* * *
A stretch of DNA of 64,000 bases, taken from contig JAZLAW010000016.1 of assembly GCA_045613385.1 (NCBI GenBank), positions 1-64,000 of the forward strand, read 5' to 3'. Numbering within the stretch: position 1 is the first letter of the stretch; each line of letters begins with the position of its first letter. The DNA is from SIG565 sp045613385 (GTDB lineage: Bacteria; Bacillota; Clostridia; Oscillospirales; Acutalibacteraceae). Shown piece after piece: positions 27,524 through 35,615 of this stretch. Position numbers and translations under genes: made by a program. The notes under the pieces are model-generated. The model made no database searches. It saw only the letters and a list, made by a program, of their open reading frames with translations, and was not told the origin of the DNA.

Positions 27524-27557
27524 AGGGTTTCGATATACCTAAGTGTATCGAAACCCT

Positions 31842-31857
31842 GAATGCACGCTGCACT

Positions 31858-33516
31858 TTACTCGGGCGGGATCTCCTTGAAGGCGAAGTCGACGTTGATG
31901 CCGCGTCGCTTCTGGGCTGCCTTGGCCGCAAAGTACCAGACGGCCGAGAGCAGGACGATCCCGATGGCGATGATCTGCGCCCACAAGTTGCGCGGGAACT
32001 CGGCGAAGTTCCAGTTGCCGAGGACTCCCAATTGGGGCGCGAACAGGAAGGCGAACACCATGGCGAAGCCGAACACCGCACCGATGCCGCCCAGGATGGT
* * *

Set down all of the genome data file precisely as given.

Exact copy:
A stretch of DNA of 64,000 bases, taken from contig JAZLAW010000016.1 of assembly GCA_045613385.1 (NCBI GenBank), positions 1-64,000 of the forward strand, read 5' to 3'. Numbering within the stretch: position 1 is the first letter of the stretch; each line of letters begins with the position of its first letter. The DNA is from SIG565 sp045613385 (GTDB lineage: Bacteria; Bacillota; Clostridia; Oscillospirales; Acutalibacteraceae). Shown piece after piece: positions 27,524 through 35,615 of this stretch. Position numbers and translations under genes: made by a program. The notes under the pieces are model-generated. The model made no database searches. It saw only the letters and a list, made by a program, of their open reading frames with translations, and was not told the origin of the DNA.

Positions 27524-27557
27524 AGGGTTTCGATATACCTAAGTGTATCGAAACCCT

Positions 31842-31857
31842 GAATGCACGCTGCACT

Positions 31858-33516
31858 TTACTCGGGCGGGATCTCCTTGAAGGCGAAGTCGACGTTGATG
31901 CCGCGTCGCTTCTGGGCTGCCTTGGCCGCAAAGTACCAGACGGCCGAGAGCAGGACGATCCCGATGGCGATGATCTGCGCCCACAAGTTGCGCGGGAACT
32001 CGGCGAAGTTCCAGTTGCCGAGGACTCCCAATTGGGGCGCGAACAGGAAGGCGAACACCATGGCGAAGCCGAACACCGCACCGATGCCGCCCAGGATGGT